Home / Military / Air Force / USAF’s BLU-129/Bs or VLCDW is a Carbon Fiber Bomb with very low collateral damage but also extraordinarily expensive

USAF’s BLU-129/Bs or VLCDW is a Carbon Fiber Bomb with very low collateral damage but also extraordinarily expensive

Cities have become the new battleground and Hybrid or Urban Warfare the greatest threat being waged by ISIS to Boko Haram to Hamas to Ukraine rebels. Urban warfare is the only way the Islamic State of Iraq and Greater Syria will be defeated. Urban environments negate many traditional U.S. military advantages, such as massive firepower, by exploiting the U.S.’s unwillingness to risk injury to nearby friendly forces, cultural sites, or noncombatants.


New air, ground and sea based platforms and munitions are desired having capabilities of accurately engaging targets in urban terrain with low collateral damage. The size of projectiles and weapons need to be miniaturized so that they can be employed in helicopters and small UAVs, while enhancing their lethality and engagement ranges to defeat even defeat concealed targets.


In the Air Force’s latest budget request for the 2019 fiscal year, which it released earlier in February 2018, the service asked for a little more than $8 million to buy just 70 of the 500-pound class carbon fiber BLU-129/Bs, also known as the Very Low Collateral Damage Weapon, or VLCDW. At that price, each one costs more than $116,000, or at least 40 times more than the regular 500-pound class BLU-111/B high explosive bomb and more than five times the cost of even the service’s new 2,000-pound class BLU-137/B bunker buster. This figure doesn’t include the cost of precision guidance kits or specialized fuzes either.


The 227kg (500lb) BLU-129/B was originally produced by Aerojet Rocketdyne for the war in Afghanistan as a way of reducing civilian deaths by using a carbon fiber composite shell casing to limit the blast radius. These weapons reduce the chances of inadvertently killing innocent bystanders, can be more lethal but cost nearly 40 times more than regular bombs in the same class.


The development of the Very Low Collateral Damage Weapon (VLCDW) was a response to a Joint Urgent Operational Need (JUON). VLCDW has been given the identifier of BLU-129/B by USAF, and is also commonly referred to as a Precision Lethality MK-82, or PL MK-82.


The Air Force Research Laboratory teamed with Lawrence Livermore National Laboratory (LLNL) to design the PL82 composite warhead case which disintegrates during the explosion and minimizes fragmentation, thus decreasing damage and injury to nearby structures and personnel, including friendly forces and civilians. The program goal was to rapidly design, develop, test, produce, and field a new, very-low-collateral-damage warhead.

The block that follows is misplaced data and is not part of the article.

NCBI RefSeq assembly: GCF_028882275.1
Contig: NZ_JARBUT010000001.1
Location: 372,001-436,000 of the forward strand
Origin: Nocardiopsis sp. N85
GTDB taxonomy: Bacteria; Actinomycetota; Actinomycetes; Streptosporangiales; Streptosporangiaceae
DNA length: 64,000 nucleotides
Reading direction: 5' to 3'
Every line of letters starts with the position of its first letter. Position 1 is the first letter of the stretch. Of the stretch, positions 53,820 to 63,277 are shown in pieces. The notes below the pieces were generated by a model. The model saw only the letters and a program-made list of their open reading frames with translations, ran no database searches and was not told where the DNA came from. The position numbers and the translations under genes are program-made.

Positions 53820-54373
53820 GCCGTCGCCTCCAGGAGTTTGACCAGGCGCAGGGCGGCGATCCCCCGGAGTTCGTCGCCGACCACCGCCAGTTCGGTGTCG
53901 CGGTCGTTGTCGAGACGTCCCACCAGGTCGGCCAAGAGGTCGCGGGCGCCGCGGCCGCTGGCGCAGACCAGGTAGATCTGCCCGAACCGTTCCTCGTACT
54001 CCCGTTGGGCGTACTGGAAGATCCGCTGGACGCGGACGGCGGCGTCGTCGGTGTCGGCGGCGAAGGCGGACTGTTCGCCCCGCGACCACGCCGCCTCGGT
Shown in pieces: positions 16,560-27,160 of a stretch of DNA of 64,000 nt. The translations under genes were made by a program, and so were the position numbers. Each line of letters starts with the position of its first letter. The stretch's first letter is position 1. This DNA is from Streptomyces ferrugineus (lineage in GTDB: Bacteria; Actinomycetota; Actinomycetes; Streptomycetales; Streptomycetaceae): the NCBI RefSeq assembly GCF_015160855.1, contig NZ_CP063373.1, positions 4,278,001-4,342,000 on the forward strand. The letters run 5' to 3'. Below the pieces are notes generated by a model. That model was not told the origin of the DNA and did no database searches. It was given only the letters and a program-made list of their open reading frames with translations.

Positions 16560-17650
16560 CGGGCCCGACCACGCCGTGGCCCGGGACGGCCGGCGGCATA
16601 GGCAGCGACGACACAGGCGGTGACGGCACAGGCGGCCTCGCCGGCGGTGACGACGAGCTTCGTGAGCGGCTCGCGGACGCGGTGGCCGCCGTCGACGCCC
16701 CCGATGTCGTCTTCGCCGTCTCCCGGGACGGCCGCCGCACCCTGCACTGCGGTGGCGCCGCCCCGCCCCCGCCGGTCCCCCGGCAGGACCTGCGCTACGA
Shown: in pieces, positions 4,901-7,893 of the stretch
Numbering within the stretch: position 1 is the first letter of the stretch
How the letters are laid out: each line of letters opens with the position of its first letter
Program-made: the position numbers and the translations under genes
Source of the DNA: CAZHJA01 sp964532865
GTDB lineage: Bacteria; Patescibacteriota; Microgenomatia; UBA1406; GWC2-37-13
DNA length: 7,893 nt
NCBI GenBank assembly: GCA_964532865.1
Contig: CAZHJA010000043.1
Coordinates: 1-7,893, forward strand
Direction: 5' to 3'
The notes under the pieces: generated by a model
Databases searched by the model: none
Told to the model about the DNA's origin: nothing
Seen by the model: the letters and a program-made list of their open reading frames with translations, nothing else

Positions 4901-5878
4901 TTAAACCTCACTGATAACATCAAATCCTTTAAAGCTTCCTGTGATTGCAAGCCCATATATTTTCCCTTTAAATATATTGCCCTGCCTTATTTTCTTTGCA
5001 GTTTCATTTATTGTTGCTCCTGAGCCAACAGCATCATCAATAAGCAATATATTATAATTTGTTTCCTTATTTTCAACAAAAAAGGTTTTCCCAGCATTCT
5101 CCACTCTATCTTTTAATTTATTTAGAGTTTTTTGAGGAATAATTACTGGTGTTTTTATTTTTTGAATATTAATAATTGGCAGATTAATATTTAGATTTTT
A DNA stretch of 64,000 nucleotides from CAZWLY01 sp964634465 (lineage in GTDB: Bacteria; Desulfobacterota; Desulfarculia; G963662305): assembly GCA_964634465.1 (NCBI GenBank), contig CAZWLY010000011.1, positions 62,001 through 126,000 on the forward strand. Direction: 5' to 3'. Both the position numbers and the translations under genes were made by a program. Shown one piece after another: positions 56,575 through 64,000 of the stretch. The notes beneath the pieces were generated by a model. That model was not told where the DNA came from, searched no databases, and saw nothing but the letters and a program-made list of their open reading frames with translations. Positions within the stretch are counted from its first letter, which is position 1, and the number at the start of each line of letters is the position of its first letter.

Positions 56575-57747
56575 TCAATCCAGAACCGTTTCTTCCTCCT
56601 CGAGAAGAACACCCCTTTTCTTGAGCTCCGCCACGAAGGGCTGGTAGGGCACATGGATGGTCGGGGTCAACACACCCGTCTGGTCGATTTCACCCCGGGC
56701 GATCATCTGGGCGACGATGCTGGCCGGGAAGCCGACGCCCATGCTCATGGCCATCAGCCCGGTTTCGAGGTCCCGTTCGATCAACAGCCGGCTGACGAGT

The carbon-fiber bomb body disintegrates instead of fragmenting, which adds explosive force nearby, but largely removes sharpnel issues farther away. Inside, metal particles turn the bomb’s explosive material into short-range projectiles.


Advanced engineering analysis was employed to design the warhead, and multiple iterations were performed to balance the goals of a minimum number of metal components (for low collateral damage), maximum high explosive fill volume (for near-field lethality), and sufficient case strength (for penetration).


A Mk.82 Focused Lethality Munition is just a bomb body. With the right tail kit screwed in, it could become a GPS-guided JDAM. Or it could add nose and tail kits, and become a laser-guided Paveway smart bomb. The GBU-39 SDB-I adds GPS guidance, with a pop-out wing kit on the bomb’s back to lengthen its glide range. There are many possibilities.


The bomb entered service in 2011, and had initial production run of up to 800 units, the US Air Force says it is interested in restarting production for both domestic and international consumption.


‘The BLU-129/B continues to be an operational success story in multiple theatres of operation, providing a very low collateral damage weapon to reduce unintended fratricide,’ said Jasmine Porterfield, a spokeswoman for the air force armament directorate at Eglin Air Force Base in Florida. ‘The carbon fiber enables the BLU-129/B to achieve three-times less collateral damage compared to a steel-cased MK-82 warhead, and the tungsten-laden case high explosive has a higher near-field lethality.’


The BLU 129 is described as having innovations called “adapted effects design” with a contained lethal radius, yet precise and substantial destructive ability. “This allows a much-reduced size of warhead with the same kill capability,” said Stutzriem. By extension, the BLU 129 facilitates variable-yield effects allowing for extremely effective, yet precise and more narrowly-configured attacks.

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